The detuning of the world

Repairing our soundscape, futuristic music, celebrating British things and more.

The Young Ones

Laura Cannell, “Flaxen Fields,” The Sky Untuned (Brawl)

The Canadian scholar and composer R. Murray Schafer’s 1977 book The Soundscape is one of the foundational texts of sound studies as a discipline. In it, he reorients the examination of nature and culture away from our eyes and toward our ears, encouraging readers to hear and listen as much as we look and see. Rereading Schafer’s work today, it’s clear that he indulges a certain seductive notion of acoustic ecology that places sounds upon a rigorous hierarchy. At the top would be any sound that exists in absence of human beings — things like birdsong, howling wolves, ocean swells, the wind blustering through evergreens. Below those might be placed pleasant, human-made sounds like singing or playing an acoustic instrument. At the very bottom are technological and mechanical sounds. He has especially strong words for ringing telephones (“Who invented the telephone bell? Certainly not a musician…”) and honking car horns (“… a sonic absolute bequeathed anonymously to the world by an inventor who took few music lessons.”)

Schafer argues that “repairs” be made to the soundscape through new initiatives in acoustic design. Bells can be made more pleasant; horns must sound more harmonious. Implicitly, improving the sonic environment is an enterprise best undertaken by those with a traditional musical education. “Music is the key to the utopian soundscape,” Schafer claims. “Now it is our turn to anticipate what lies ahead of our ears and minds. You who would design the future world, listen forward with immense leaps of the imagination and intellect, listen forward 50, 100, 1,000 years. What do you hear?” I’m inclined to claim that Laura Cannell’s music ameliorates the soundscape by simultaneously listening backward to a time before sonic reproduction — a time when all music was spontaneous and handmade — and forward to an age after the demise of the machine. If humankind survives the next 50 or 100 years, this is both our retro and future music.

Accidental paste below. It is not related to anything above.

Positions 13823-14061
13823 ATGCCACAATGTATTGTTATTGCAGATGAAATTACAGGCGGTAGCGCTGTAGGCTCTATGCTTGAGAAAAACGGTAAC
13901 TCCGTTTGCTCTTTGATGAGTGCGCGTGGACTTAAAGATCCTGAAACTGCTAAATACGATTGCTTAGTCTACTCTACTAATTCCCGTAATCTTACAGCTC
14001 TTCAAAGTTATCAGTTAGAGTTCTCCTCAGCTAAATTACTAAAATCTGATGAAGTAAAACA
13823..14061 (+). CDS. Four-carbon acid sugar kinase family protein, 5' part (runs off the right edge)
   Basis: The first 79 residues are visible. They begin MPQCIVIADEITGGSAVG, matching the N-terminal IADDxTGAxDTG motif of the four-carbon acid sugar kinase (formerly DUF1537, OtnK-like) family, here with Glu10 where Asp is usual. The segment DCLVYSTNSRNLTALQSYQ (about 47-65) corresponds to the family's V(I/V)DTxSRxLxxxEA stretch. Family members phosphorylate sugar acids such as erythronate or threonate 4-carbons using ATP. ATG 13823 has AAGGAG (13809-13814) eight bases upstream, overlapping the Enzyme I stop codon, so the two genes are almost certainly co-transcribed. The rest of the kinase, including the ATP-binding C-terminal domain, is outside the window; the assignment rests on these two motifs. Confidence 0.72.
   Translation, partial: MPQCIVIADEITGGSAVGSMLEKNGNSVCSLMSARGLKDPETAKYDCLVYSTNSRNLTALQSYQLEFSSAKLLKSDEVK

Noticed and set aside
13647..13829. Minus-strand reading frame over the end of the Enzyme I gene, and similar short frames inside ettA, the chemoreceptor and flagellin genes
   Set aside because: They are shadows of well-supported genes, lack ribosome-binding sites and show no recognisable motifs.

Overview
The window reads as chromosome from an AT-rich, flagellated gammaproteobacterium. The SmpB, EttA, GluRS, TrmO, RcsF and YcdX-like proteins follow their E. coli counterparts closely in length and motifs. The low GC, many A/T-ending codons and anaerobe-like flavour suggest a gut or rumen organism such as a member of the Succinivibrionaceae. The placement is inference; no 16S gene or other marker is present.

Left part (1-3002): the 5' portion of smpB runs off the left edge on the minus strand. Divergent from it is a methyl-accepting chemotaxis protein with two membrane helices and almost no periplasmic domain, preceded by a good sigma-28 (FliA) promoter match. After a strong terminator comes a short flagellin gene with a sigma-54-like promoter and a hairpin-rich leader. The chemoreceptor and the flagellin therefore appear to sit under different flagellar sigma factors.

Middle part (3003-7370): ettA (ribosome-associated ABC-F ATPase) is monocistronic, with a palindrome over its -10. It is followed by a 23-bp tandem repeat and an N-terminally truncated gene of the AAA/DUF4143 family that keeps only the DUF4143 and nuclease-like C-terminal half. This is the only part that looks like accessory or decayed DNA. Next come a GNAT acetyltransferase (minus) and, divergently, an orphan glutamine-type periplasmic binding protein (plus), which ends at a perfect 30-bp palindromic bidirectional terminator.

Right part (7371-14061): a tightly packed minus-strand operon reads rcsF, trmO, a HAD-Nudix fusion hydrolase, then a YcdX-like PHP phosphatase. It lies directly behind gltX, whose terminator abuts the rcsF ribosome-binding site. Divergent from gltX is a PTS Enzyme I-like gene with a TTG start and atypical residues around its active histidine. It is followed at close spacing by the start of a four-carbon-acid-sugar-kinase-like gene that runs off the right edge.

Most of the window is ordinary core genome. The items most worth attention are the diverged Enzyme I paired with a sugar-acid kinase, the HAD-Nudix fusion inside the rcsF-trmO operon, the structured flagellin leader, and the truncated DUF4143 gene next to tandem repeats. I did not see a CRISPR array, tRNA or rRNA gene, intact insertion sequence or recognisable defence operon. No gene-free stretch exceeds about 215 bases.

Karl Fousek, “Chapter 3,” In the Forest (Second Editions)

If art is meant to be a reflection of nature, then Karl Fousek’s soundtrack for In the Forest spends some quality time polishing that mirror. The sound of “Chapter 3” evokes falling rain on log drums in a verdant crook of some muggy jungle. Fousek’s woodsy, mossy and unexpected score is a welcome antidote, too, to the steely, glassy, Ballardian-dystopian precision of much contemporary electronic music.

Sabrina Ratté, “Inscape”

Inscape from Sabrina Ratté on Vimeo.

(extremely King Crimson voice) “21st century Plato’s Cave!”

Daniel O’Sullivan, “Silhouette,” Folly (O Genesis)

I love British things. I love Earl Grey tea. I love Burberry raincoats and MGs. I love unkempt gardens and hedgerows. I love Ian Dury and the Blockheads. I love shepherd’s pie and warm brown beer. I love The Young Ones and Alan Partridge. I love both Blur and Oasis. I love the Prodigy — oh, the Prodigy. I love The Quietus. I love the Specials. I love Robert Wyatt. I love tweed (the fabric) and Suede (the band) and Fabric (the nightclub). I even have aberrant British loves like Janet Street-Porter and James May. I especially love the exiting-through-the-wrong-door routine.

I can only imagine the ambivalence my British friends must feel over Brexit. On the one hand, the above list could constitute consummate cause for national pride. On the other, isolation is clearly not what the entire planet needs right now in order to survive the challenges we’re all facing. The earth is one big boat — it’s not like the U.K. can simply sail off the globe and into the sunset. Nonetheless, despite the recent kickings they have endured, I feel that a periodic celebration of very British things — like Daniel O’Sullivan’s outstandingly orchestrated melodic pop — is in order.

Lee Gamble, “Many Gods, Many Angels,” In a Paraventral Scale (Hyperdub)

If I were to travel back in time and ask my 1989 self what music in 2019 might sound like, I probably would have tried to describe something on the cutting edge of technological innovation, something clean and flawless-sounding, something like Lee Gamble. Gamble’s work is almost absurdly futuristic. There is something about the artwork design, too, that suggests impossibly new forms and revolutionary materials. A chrome training shoe, maybe, or a helicopter made from mesh. Gamble envisions multiple potential futures in which the distinctions between human and technical agency disappear, giving rise to a true plurality of power. This is the soundtrack for fully automated luxury communism. Onward, comrade. ■